Director: Steven Caple Jr.
Starring: Michael B. Jordan, Tessa Thompson, Sylvester Stallone, Florian Munteanu, Dolph Lungdren, Phylicia Rashad, Russell Hornsby, Wood Harris
Amongst a sea of reboots and revivals, 2015’s Creed set the high water mark, pleasantly surprising audiences and critics alike by bringing a new relevance to a beloved but diminished franchise. Ryan Coogler’s film effectively functioned as both sequel and remake, continuing the story of Rocky Balboa (Sylvester Stallone) into his older years, while also presenting a new hero for a new generation in Adonis Creed (Michael B. Jordan). With Creed II, Steven Caple Jr, who has taken the reins from Coogler, is attempting a similar balancing of the old and the new, crafting a film that serves simultaneously as a sequel to Creed and to Rocky IV.
After starting out his career as a curiosity, as Apollo Creed’s son, Adonis Creed has earned legitimacy and claimed the world heavyweight crown. He is engaged to Bianca (Tessa Thompson), whose music career is going strong, and they have a child on the way. In short, life is pretty good for Donnie. But again, the shadow of his father proves inescapable. Continue reading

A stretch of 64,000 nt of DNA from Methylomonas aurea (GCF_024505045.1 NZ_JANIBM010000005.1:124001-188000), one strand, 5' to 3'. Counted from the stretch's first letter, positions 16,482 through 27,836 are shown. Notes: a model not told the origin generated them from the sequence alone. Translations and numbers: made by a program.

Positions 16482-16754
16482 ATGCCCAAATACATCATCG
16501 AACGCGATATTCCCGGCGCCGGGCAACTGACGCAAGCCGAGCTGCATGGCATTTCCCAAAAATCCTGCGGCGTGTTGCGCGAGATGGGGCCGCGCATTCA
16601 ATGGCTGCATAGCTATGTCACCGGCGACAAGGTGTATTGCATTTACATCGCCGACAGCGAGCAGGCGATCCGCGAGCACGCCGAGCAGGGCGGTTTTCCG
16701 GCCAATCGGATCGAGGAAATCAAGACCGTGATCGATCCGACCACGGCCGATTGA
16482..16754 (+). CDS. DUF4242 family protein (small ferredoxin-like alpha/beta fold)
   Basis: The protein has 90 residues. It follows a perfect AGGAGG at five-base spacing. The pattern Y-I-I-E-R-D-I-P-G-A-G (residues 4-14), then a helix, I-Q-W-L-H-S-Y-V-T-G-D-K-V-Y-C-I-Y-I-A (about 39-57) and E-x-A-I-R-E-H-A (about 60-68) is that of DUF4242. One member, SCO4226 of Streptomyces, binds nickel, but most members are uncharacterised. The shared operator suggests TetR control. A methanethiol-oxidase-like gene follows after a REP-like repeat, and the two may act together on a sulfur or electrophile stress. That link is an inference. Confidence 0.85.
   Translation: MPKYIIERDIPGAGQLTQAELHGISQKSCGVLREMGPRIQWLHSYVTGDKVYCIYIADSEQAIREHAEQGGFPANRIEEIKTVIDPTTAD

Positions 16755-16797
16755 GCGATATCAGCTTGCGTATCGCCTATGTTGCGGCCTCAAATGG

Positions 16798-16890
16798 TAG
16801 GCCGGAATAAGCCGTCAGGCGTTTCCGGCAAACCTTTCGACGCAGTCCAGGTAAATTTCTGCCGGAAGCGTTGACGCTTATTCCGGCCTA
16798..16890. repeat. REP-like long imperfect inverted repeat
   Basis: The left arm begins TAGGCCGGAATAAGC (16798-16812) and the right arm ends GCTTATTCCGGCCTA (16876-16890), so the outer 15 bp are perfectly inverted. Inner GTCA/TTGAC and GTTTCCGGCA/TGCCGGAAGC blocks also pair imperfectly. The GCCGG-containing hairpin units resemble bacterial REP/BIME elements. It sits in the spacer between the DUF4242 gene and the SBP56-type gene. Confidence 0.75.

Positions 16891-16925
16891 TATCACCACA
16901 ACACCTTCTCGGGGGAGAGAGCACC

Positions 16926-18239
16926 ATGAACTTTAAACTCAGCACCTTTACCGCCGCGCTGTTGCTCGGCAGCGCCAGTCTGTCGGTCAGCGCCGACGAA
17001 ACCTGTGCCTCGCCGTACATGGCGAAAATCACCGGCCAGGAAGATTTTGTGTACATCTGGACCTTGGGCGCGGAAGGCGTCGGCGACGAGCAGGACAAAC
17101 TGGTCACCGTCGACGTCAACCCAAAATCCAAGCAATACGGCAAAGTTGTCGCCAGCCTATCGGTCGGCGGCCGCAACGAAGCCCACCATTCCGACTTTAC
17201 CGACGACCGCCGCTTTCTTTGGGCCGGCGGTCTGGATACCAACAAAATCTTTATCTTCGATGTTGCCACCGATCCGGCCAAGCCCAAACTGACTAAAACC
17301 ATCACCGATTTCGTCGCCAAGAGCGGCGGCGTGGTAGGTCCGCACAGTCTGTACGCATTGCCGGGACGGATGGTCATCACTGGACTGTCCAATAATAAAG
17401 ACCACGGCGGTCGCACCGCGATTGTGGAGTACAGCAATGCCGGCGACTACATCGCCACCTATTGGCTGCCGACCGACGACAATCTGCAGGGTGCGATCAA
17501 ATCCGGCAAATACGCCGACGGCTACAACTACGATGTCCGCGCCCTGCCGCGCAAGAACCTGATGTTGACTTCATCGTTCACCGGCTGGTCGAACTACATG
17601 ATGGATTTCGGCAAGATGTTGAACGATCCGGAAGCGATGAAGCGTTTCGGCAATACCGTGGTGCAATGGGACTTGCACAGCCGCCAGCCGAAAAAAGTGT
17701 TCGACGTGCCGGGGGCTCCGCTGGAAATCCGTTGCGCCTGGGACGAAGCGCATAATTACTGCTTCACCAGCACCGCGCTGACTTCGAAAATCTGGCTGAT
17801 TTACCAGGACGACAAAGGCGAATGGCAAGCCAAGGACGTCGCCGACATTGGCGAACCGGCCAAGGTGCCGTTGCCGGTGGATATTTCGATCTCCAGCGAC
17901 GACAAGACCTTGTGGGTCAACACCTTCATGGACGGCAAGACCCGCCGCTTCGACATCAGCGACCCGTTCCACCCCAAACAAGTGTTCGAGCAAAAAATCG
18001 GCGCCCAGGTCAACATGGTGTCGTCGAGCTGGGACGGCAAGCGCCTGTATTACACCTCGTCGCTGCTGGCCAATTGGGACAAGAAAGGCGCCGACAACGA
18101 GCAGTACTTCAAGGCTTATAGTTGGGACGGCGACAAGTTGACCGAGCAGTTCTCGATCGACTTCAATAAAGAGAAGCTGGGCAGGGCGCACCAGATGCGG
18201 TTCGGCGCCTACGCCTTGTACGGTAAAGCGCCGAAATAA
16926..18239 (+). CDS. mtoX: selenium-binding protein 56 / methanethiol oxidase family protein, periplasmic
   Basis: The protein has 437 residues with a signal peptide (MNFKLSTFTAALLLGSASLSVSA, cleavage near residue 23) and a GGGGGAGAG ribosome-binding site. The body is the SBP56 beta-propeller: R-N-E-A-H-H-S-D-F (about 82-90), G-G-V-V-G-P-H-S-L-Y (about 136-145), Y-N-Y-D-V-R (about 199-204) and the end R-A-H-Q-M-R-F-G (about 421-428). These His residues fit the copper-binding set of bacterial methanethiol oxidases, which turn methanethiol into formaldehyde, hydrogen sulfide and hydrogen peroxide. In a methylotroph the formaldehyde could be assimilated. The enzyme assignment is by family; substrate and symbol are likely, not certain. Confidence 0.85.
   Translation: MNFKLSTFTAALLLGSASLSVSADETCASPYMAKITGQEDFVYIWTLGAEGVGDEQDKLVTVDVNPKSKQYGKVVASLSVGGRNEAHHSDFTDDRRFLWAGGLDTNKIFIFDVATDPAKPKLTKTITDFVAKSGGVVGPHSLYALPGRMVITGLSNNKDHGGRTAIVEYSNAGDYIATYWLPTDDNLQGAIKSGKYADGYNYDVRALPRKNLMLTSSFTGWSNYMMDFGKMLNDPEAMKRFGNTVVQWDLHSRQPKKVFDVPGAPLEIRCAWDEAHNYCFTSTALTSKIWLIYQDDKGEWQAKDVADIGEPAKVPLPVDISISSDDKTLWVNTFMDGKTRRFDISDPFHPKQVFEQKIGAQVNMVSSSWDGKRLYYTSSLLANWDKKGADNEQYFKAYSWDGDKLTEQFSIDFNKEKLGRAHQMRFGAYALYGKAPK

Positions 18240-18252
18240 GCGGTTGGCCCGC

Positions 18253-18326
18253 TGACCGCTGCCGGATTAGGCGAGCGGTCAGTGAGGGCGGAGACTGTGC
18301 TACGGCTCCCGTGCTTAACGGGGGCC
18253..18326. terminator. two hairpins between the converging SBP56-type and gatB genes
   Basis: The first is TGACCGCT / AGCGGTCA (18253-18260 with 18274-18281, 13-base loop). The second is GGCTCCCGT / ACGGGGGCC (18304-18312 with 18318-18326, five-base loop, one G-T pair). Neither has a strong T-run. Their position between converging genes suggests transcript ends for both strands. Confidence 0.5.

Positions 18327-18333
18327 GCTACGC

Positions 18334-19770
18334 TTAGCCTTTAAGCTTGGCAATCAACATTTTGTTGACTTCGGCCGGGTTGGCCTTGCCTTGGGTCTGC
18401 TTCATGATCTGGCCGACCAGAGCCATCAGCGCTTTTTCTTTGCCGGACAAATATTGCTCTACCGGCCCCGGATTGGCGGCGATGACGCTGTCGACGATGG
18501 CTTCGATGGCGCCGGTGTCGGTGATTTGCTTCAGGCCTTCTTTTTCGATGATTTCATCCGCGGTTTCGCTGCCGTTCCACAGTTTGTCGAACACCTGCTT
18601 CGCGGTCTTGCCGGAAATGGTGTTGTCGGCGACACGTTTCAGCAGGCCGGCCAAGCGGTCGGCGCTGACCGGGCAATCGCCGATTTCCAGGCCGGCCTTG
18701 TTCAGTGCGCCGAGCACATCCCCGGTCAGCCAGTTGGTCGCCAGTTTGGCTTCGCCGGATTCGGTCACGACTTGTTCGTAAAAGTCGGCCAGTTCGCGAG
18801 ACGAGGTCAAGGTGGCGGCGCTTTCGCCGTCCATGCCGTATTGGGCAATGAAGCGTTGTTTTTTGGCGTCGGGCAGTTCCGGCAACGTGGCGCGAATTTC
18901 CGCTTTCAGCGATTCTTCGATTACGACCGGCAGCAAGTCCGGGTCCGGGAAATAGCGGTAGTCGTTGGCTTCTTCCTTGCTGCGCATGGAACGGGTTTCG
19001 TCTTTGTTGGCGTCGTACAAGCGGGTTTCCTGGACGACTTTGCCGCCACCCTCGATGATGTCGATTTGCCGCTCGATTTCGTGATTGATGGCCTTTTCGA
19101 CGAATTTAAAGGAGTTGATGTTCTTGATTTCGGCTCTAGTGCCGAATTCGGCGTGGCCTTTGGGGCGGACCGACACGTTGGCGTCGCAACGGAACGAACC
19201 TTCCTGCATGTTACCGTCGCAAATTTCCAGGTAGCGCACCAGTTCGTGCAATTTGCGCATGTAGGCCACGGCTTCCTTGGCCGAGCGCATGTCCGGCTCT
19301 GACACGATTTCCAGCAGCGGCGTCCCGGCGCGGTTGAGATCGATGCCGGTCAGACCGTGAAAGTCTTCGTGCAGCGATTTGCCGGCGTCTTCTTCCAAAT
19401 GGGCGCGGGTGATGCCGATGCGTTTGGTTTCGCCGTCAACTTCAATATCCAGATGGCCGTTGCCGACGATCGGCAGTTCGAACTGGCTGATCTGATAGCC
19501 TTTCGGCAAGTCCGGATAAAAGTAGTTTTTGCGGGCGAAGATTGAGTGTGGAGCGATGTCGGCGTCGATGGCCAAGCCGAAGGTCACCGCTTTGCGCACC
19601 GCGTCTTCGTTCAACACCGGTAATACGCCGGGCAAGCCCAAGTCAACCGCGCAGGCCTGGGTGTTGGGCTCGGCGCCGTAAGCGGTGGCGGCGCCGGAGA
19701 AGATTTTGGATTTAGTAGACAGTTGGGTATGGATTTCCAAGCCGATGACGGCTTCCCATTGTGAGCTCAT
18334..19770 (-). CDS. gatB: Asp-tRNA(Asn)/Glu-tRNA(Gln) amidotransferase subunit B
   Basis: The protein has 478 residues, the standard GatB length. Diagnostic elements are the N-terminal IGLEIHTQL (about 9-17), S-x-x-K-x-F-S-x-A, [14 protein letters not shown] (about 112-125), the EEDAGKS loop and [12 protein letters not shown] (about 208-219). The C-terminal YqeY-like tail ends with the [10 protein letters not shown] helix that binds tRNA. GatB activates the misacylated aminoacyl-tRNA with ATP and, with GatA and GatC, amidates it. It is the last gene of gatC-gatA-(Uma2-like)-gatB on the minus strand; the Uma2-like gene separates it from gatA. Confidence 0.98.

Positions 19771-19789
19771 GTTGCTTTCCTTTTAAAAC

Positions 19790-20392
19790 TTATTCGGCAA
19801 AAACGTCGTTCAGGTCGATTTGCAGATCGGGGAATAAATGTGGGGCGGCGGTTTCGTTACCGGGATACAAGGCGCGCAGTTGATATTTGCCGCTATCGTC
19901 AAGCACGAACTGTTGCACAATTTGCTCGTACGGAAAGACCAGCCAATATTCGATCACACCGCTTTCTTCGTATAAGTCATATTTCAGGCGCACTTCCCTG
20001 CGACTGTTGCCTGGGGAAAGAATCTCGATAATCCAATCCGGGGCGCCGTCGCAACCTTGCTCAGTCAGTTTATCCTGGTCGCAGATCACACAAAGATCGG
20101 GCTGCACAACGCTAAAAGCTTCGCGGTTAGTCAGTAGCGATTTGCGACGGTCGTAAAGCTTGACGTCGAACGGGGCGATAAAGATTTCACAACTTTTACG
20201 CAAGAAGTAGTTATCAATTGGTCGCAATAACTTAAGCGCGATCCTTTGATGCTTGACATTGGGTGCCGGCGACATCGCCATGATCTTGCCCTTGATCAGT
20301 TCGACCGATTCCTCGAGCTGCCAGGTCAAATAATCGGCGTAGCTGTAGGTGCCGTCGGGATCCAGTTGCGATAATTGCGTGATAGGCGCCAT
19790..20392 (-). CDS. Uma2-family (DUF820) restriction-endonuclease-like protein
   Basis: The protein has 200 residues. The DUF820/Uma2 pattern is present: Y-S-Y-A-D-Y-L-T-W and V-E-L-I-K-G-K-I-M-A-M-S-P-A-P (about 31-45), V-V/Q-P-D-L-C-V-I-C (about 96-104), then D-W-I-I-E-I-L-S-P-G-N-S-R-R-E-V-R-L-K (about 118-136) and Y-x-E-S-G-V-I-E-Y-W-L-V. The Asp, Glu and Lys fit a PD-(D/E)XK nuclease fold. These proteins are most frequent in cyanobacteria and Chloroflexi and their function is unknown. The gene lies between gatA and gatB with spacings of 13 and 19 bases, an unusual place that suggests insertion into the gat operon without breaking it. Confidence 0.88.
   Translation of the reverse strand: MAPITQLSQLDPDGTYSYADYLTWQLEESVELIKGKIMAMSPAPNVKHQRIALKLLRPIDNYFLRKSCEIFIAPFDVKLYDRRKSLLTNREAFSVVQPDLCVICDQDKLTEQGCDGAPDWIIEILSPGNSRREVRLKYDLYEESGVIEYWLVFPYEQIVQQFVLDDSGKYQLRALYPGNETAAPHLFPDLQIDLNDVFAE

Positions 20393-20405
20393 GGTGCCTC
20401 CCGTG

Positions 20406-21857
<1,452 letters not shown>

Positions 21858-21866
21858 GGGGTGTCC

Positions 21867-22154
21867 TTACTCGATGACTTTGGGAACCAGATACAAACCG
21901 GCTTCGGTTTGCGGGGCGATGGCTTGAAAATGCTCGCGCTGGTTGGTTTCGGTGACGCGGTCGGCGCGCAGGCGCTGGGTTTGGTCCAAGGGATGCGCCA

Director: Ryan Coogler
Starring: Chadwick Boseman, Michael B. Jordan, Lupita Nyong’o, Danai Gurira, Martin Freeman, Daniel Kaluuya, Letitia Wright, Angela Bassett, Andy Serkis, Forest Whitaker
The superhero movie has evolved as a genre over the last two decades, embracing more sophisticated narratives and themes. However despite that progression, it has remained almost exclusively the domain of white, male protagonists. The overwhelming response to Wonder Woman last year showed how empowering it was for women to finally see themselves in positions of strength and agency usually reserved for men. Ryan Coogler’s Black Panther offers that same experience to people of African descent, again pointing to the incredible importance of representation in cinema, particularly in popular cinema. Continue reading
Director: Ryan Coogler
Starring: Michael B. Jordan, Sylvester Stallone, Tessa Thompson, Phylicia Rashad, Tony Bellew
Released in 2006, Rocky Balboa was a fitting farewell to the beloved character. Fifteen years after the previous instalment it allowed the Italian Stallion to walk off into the sunset with dignity, well and truly making up for the travesty that was Rocky V. The book seemed to be closed. But Ryan Coogler, the young writer and director of 2013’s Fruitvale Station, found a reason to open it again and Stallone was receptive to it. The result, Creed, is one of the genuine cinematic surprises of the year.
In 1998, young Adonis Johnson, who has bounced between foster homes and juvenile detention, discovers that he is the illegitimate son of the deceased legendary heavyweight boxer Apollo Creed, and is invited by Creed’s widow (Phylicia Rashad) to come and live with her. Flash forward to 2015 and Donnie (Michael B. Jordan), as he prefers to be called, has been working in a white collar job during the week and sneaking off to Tijuana to box on the weekends. Deciding he needs to throw himself into his fighting, he relocates to Philadelphia to try and convince his father’s great rival and friend Rocky Balboa (Sylvester Stallone) to become his trainer. Continue reading